6. Cupid’s Role in V-Day

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In Roman mythology, Cupid is known as the son of Venus, the Goddess of love. In Greek mythology, Cupid is known as Eros and his mother is Aphrodite. Cupid was commonly depicted as a mischievous child with wings. His arrows would pierce through the hearts of his victims, making them fall in love. The significance of Cupid shooting his arrows is that love is similar to a spell. Cupid being blindfolded symbolizes that true love is blind. However, this mythological character has no relation to the life of Saint Valentine, and is used purely for the sake of symbolism around the holiday.

5. Not All Valentines Are Chosen 

shutterstock_Valentine Couple

In today’s society, receiving a Valentine card means that someone has a crush on you. However, if you go back to the Middle Ages, the situation was a little different. Back in the day, young men and women drew names from a bowl to decide who their Valentine would be. The single women’s names would be added into an urn and single men of the town would take a name out of the urn and pin it to their sleeves for an entire week. This would allow everyone in the town to see who their Valentine was. The expression “wearing your heart on your sleeve” is said to have originated from this medieval tradition.

4. The Stats on Flowers

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One of the other popular Valentine’s Day traditions is buying your significant other flowers. 73% of people who buy flowers are men while only 27% are women. Many women desperately want to feel wanted on this romantic day and 15% of U.S. women send themselves flowers on Valentine’s Day…that’s a bit desperate, ladies.

Roses are the most popular floral arrangement for Valentine’s Day. The red rose was Venus, the Roman Goddess of love’s favorite flower. They are also considered the flowers of love also because the color red signifies romance. Each different colored rose signifies different emotions. Florists know Valentine’s Day as the busiest day of the year. It is also the most expensive day to buy flowers, as prices are raised because of the increase in demand.

3. Different Colored Roses Mean Different Things

shutterstock_Rainbow Rose

Okay, so we know that red means love, but every other rose color means something else. Pink is innocent, it says “thinking of you” or “I like you,” less of a commitment than the red roses. White roses symbolize purity and send a message of worthiness. Darker roses symbolize death, which is not ideal to give your loved one on Valentine’s Day. The number of roses you give also has symbolism. A single rose means love at first sight, perfect to give to the one you have been admiring. The most popular amount is a dozen, which simply means “I love you.” When proposing on Valentine’s Day, 108 is the recommended number of roses. Giving 999 roses is an extreme way of telling your love that you want to be with them forever.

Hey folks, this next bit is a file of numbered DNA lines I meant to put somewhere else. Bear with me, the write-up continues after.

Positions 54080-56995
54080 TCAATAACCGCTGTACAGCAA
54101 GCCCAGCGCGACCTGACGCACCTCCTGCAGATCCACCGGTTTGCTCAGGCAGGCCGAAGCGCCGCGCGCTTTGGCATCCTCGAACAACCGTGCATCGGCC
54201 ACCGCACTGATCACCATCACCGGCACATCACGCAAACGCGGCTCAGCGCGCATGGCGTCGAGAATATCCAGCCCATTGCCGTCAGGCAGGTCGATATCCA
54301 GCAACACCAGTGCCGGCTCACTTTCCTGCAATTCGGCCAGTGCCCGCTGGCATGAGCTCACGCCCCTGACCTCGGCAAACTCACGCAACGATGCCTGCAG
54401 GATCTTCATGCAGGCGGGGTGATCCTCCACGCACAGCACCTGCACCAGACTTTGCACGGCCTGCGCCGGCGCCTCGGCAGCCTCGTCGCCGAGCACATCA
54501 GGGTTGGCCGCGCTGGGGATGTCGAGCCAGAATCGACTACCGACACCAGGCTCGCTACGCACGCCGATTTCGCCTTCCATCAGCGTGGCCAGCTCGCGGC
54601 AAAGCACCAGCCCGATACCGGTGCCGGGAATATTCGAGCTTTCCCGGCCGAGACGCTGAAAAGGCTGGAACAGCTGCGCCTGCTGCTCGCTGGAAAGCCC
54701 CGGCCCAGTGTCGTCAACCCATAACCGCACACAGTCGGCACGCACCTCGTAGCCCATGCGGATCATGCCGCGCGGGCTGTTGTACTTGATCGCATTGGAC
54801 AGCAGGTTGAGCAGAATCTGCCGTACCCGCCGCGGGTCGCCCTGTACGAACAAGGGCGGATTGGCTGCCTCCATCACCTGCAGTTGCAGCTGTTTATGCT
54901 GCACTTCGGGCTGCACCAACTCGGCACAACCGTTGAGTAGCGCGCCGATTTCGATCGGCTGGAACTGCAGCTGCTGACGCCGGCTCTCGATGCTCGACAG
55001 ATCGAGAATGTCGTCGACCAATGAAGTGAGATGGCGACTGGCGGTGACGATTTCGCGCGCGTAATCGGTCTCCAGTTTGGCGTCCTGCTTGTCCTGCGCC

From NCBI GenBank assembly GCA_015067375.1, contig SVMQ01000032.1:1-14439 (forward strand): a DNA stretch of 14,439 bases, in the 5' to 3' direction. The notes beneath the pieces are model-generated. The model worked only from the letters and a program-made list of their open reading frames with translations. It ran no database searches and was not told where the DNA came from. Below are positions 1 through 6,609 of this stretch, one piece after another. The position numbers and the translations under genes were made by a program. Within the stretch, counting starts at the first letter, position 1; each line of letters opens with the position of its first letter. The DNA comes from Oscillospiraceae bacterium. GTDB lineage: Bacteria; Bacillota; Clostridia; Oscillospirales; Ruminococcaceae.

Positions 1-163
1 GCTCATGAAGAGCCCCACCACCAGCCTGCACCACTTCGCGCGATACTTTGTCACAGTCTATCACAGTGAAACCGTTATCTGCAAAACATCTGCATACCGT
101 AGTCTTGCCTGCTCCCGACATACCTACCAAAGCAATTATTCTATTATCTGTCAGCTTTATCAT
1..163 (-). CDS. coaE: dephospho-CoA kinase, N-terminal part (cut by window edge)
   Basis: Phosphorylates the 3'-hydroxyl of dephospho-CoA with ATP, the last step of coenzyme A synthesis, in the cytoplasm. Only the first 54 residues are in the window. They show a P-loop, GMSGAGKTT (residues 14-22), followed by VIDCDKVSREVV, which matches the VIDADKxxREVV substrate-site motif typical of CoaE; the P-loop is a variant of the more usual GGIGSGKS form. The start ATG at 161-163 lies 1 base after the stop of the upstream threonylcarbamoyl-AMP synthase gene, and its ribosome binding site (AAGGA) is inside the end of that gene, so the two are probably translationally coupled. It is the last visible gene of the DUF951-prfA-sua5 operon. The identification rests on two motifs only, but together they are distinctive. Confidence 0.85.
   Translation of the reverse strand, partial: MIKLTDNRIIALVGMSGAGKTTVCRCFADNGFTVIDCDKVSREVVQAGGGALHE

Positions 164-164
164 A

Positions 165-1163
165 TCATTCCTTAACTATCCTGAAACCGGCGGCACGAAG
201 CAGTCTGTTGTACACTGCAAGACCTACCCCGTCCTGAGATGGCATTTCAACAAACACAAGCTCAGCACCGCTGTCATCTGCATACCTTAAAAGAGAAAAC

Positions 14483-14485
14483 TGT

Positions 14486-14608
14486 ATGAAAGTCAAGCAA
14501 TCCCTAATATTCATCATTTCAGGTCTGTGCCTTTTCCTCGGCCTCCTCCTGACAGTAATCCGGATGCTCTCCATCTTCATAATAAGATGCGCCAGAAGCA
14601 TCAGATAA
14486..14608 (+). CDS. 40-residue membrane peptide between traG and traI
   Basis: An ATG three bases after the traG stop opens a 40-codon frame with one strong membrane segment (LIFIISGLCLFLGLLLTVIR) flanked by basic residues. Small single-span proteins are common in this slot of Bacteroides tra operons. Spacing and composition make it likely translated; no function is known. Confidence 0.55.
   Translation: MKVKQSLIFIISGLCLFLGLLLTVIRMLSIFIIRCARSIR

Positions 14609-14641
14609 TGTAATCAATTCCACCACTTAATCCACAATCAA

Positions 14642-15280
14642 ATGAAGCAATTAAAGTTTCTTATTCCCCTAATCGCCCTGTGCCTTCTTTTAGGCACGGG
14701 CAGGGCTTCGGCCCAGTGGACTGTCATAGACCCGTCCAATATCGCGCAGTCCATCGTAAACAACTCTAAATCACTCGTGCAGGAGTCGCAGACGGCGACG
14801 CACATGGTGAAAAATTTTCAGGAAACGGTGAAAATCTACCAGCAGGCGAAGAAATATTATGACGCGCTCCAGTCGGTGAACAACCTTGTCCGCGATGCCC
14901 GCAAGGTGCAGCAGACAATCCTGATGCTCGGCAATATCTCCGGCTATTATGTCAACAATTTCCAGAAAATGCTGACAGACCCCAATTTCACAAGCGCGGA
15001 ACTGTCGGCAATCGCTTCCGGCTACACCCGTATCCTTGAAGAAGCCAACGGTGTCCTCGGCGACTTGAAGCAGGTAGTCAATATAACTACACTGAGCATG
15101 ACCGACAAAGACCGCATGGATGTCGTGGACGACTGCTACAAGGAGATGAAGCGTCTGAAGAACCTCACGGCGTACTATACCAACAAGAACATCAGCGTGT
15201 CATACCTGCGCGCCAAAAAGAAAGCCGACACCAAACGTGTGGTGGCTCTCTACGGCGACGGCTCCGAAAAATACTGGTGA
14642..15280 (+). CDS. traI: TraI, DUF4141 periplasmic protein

2. Iran is Not a Fan

Via en.tengrinews.kz

Via en.tengrinews.kz

Iran has been facing a slew of problems in the past few years. This once harmonious country has been ruled by an iron fist. In 2011, Iran actually banned Valentine’s Day and everything it entails: cards, gifts, teddy bears and any other Valentine-related tokens. This was done as part of an Islamic republic reaction against western society. The goal is to stop the spread of western culture; the holidays, the food, the style, everything.

Also, some religious activists in both India and Pakistan protest this holiday because they view it as a day of shame and not love. They see it in a more sexualized manner, viewing it not about the love, but as another reason for westerners to fulfil their sexual desires.

1. Girls Will Be Girls

shutterstock_Valentine Woman

Girls have clearly always been a bit crazy when it comes to love. In England during the 1700s, girls would pin four bay leaves to their pillow in addition to eating a full hard-boiled egg (including the shell) on the night before Valentine’s Day. Legend has it that if you would dream of a boy that night, the two of you would soon wed. Another wacky thing girls used to do was write down the names of boys on small pieces of paper. After the names were written, they would cover them with clay and drop the papers into the water. Once the clay would break, the paper would float up to the top. The first name to appear would apparently be the name of the boy the girl would marry. In a nutshell, girls are crazy especially when it comes to love, and the ladies in the 1700s were no exception.